First I check the reading list.  Two textbooks.  I can likely borrow those from a friend.  (No need to put more money than absolutely necessary into the textbook company pockets.)  And, what?!  A book selection of choice list.  Okay!  There are some interesting titles here.  Oh, Growing Up Girl… sounds like Bettie.  I wonder if I can read that without a chip on my reading glasses?

In my read of Growing Up Girl I saw moves toward the framing of differences along the lines of (researcher) subjectivity.  I continue to wonder how qualitative methods, particularly as tied to theoretical frameworks, construct ways of naming differences.  I have looked at the ways that Growing Up Girl sometimes complicates and sometimes hardens categories of difference.    By putting this work in psychosocial discourse up next to this reader’s history in rhetoric and identity studies, I have considered the ways that methodology and theoretical lenses mesh between reader and writer so that the understanding of the research, even in its final produced form is still forming and formed in transaction with the power structures at work in circulating the text to this particular reader at this locally affixed socio-historical moment.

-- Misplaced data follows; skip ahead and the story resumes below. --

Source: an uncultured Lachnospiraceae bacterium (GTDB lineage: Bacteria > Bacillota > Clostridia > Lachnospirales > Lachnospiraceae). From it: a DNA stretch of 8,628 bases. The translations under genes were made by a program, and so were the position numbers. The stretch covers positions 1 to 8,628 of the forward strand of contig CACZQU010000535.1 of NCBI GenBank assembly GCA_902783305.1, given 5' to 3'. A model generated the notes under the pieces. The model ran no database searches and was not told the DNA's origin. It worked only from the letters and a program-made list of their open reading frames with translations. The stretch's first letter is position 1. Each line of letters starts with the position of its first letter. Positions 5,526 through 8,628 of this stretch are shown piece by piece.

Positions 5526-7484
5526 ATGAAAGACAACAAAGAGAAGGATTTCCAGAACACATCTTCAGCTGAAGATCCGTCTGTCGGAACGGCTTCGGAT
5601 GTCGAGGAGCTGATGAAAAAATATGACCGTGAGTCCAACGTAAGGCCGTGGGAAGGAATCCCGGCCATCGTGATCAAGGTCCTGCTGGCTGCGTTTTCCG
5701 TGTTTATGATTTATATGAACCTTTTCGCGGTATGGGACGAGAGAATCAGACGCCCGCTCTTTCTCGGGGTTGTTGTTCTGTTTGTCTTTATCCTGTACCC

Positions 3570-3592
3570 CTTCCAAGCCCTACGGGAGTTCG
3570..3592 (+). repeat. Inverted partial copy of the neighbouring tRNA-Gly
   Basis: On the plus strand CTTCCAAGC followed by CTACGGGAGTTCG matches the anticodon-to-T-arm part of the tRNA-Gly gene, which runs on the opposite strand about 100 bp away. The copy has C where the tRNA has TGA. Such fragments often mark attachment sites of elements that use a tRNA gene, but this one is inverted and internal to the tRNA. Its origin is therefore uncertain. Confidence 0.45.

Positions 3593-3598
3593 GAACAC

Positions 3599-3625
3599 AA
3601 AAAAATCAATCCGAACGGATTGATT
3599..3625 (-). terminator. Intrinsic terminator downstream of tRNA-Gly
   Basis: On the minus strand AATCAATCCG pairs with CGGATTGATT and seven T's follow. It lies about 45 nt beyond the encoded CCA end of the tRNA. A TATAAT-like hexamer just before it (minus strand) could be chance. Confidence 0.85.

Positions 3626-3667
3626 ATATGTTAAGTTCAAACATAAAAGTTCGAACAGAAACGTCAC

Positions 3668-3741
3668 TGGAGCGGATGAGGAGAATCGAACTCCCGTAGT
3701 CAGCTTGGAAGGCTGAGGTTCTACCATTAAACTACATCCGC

Bettie, J. (2003). Women without class: Girls, race and identity.  Berkeley: University of California Press.

Cintron, R. (1997). Angels Town: Chero ways, gang life and the rhetoric of everyday. Beacon Press.

Lindquist, J. (2002).  A place to stand: Politics and persuasion in a working-class bar. Oxford:  Oxford University Press.

Rosenblatt, L. (1997). Literature as Exploration.  New York: Modern Language Association.

Walkerdine, V., Lucey, H. & Melody, J. ( 2001). Growing up girl: Psychosocial explorations of gender and class. New York: New York University Press.

Wray, M. (2006). Not quite white: White trash and the boundaries of whiteness.  Durham: Duke University Press.